ISSUES WITH ACCURATE PROBLEM DIAGNOSIS


Before performing any changes to the system it is vital to perform accurate and
timely diagnosis of the problem that is being experienced. Many a database
administrator (DBA) will often look at symptoms and immediately set to work
to change the system to fix those symptoms. Anyone who has done “real”
performance optimization work will advise you that accurate diagnosis of the
actual problem significantly increases the probability of success in resolving the
problem.
However, we have observed that it is not uncommon for DBAs to spend large
amounts of time and effort fixing performance symptoms rather than
determining the performance diseases that plague systems. Many a time,
symptom fixing results in little in the way of performance improvements. Often
a symptom is treated because the DBA knows how to treat the symptom. He or
she has done it before and engages in this new round of symptom fixing. This
new round of symptom fixing is done with the belief that the same performance
fix was applied in the previous iteration, should obviously work exactly the
same way, this time around. And all of this makes the assumption that at least
the symptom was correctly diagnosed in the first case, which is unfortunately
not always the case!
It is redundant yet relevant to state that tuning is an iterative process and fixing
one problem may cause the bottleneck to move (or shift) to another part of the
system. Often, in order to diagnose a performance problem it has been necessary
to first identify the part of the workload causing the problem and then repeat the
workload after having turned on more detailed diagnostics. We call this
workload replay.
1. Workload replay may not always be possible due to the following
reasons:
2. Identifying the workload causing the problem is a non-trivial exercise.
A large percentage of applications cannot just be rerun without setting up copies
of production databases.
These two issues alone can often add weeks and sometimes months to the
diagnostic process.

OVERVIEW OF ORACLE DATABASE 10G DIAGNOSTIC BENEFITS


The Automatic Database Diagnostic Monitor (ADDM) built into the Oracle
Database 10g provides the following benefits:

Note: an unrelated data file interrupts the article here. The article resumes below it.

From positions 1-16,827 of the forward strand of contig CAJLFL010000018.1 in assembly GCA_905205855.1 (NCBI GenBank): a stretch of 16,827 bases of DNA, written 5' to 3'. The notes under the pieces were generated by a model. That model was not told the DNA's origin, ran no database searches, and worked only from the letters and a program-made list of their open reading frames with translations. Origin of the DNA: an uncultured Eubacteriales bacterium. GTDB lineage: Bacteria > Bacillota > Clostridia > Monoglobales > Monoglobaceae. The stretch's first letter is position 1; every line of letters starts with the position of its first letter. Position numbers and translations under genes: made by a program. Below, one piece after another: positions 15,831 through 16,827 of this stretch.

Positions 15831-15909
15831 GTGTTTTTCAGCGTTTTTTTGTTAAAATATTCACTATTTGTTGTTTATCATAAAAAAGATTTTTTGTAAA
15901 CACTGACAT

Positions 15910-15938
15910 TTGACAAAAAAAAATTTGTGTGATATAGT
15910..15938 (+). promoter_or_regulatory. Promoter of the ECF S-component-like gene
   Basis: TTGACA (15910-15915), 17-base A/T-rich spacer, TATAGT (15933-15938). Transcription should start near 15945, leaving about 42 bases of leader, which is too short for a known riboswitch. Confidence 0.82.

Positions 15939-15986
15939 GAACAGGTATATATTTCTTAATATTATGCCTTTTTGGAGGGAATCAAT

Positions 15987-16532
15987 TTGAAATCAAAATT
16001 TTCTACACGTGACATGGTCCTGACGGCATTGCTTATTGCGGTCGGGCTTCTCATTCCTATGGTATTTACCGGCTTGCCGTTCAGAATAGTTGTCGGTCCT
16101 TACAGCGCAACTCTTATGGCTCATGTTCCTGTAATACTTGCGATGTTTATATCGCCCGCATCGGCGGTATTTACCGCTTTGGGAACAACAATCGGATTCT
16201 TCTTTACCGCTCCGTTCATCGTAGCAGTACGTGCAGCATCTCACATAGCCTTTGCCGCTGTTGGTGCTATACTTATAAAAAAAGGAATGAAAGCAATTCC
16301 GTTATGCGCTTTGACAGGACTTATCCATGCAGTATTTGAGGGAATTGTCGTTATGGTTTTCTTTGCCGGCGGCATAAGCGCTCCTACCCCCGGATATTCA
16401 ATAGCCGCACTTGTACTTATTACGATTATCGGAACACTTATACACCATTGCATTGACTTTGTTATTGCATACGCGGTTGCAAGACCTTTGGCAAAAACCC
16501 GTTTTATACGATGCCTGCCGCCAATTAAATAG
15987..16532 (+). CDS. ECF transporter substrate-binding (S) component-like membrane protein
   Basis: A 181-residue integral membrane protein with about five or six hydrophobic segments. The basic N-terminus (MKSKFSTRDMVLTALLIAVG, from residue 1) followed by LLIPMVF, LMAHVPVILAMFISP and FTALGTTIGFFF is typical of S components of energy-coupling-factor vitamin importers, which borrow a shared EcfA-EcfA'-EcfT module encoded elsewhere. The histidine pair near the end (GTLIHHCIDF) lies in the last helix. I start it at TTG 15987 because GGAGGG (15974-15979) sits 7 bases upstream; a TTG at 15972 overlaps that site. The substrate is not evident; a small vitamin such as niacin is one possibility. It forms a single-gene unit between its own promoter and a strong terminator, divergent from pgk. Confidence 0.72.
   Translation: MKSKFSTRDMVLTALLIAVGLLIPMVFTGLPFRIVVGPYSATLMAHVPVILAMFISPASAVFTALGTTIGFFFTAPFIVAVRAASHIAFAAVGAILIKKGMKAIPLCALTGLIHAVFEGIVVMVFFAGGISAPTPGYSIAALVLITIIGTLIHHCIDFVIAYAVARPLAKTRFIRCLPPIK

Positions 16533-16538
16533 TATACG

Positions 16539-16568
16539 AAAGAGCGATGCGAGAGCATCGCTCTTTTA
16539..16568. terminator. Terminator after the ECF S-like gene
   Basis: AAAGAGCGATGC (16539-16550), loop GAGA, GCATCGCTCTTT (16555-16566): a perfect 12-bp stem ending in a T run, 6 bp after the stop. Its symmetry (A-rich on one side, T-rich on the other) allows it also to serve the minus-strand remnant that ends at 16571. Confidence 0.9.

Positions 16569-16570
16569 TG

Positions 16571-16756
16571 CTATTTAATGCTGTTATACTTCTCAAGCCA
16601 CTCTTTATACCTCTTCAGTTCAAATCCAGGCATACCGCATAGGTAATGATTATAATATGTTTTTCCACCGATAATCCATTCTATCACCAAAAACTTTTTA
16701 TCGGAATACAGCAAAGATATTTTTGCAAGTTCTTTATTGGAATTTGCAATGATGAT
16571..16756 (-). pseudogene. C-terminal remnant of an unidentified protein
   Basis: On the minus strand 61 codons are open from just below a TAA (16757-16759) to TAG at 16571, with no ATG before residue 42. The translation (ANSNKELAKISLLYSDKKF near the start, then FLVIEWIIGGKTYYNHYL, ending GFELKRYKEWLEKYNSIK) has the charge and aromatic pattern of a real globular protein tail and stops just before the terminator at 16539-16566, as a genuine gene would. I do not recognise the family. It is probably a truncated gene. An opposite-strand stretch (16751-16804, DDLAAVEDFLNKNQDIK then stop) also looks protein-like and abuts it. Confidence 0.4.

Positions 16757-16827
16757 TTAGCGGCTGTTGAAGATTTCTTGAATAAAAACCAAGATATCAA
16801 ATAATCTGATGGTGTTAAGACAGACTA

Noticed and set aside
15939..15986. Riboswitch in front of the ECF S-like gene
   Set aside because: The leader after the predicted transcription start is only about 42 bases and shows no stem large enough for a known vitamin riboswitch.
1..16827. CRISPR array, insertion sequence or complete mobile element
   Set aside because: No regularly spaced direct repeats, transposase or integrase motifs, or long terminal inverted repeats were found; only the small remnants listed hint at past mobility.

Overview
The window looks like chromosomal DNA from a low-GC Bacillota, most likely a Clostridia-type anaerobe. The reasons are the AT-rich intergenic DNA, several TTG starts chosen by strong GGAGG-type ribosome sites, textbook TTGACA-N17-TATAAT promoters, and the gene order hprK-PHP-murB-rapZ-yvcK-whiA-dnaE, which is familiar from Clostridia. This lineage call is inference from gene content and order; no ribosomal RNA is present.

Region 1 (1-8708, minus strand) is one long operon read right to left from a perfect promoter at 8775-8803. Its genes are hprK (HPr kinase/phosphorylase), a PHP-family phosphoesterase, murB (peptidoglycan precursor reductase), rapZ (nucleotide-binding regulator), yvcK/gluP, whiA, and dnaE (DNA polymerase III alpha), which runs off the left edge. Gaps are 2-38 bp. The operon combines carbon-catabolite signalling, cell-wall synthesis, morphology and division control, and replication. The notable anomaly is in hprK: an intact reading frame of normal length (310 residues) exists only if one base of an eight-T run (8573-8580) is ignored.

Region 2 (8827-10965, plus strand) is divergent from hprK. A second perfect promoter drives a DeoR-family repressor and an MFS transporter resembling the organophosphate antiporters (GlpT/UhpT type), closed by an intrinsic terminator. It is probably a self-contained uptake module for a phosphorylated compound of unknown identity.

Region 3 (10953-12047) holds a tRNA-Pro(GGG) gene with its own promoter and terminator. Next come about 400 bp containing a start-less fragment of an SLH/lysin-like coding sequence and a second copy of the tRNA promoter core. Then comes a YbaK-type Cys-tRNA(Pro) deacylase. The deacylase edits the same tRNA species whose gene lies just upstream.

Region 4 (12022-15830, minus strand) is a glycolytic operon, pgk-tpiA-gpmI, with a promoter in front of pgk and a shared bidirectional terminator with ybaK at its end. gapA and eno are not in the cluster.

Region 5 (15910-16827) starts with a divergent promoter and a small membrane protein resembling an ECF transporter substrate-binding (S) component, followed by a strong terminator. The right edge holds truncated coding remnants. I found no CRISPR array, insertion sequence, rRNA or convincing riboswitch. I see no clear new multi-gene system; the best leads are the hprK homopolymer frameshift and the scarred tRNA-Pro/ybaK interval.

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1. Automatic performance diagnostic report every 30 minutes
2. Problem diagnosis based on decades of tuning expertise
3. Time-based quantification of problem impacts and recommendation
benefits
4. Identification of root cause, not symptoms
5. Greatly reduced need to replay workload for detailed analysis due to
completeness of the data held in the Automatic Workload Repository
(AWR).

REACTING TO AN ORACLE PERFORMANCE PROBLEM


To demonstrate the effectiveness of the new performance capabilities in Oracle
Database 10g we now will evaluate the required steps to solve a performance
problem prior to Oracle Database 10g and contrast it with the method in 10g.
The same problem scenario results in very different diagnostic efforts. You
probably will have guessed by this time, that the diagnosis in 10g, is
significantly simpler when compared to the prior releases.
Reducing the diagnostic effort will allow the DBA to spend time fixing
problems, which in our opinion is where a DBA’s real expertise will come to
play.

Pre-Oracle Database 10g – The Before Image


1. In this section we will look into an example of what is involved in
diagnosing a performance problem in releases prior to Oracle Database
10g:
2. A DBA receives a call from a user (or an alert) complaining that the
system is slow.
3. The DBA examines the server machine and sees that there are plenty of
resources available, so obviously the slowdown is not due to the
machine being out of horsepower.
4. Next (he or she) looks at the database and sees that many of the sessions
are waiting on ‘latch free’ waits.
5. Drilling down into the latches he sees that most of the latch free waits
are on ‘library cache’ and ‘shared pool’ latches.
6. From experience and referring to a number of books on the subject, the
DBA knows that these latches are often associated with hard parsing
issues. As a double check he looks at the rate at which the statistics
‘parse time elapsed’ and ‘parse time cpu’ are increasing. It is also
observed that the elapsed time is accumulating much faster than CPU
time so the suspicion is confirmed.

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7. At this stage the DBA has a number of ways that he can precede, all of
which are trying to identify skewed data distribution. One way is to
look at the statistics for ‘parse count(hard)’ for all sessions to see if
there are one or more sessions responsible for the majority of the hard
parses. An alternative is to examine the shared pool to determine if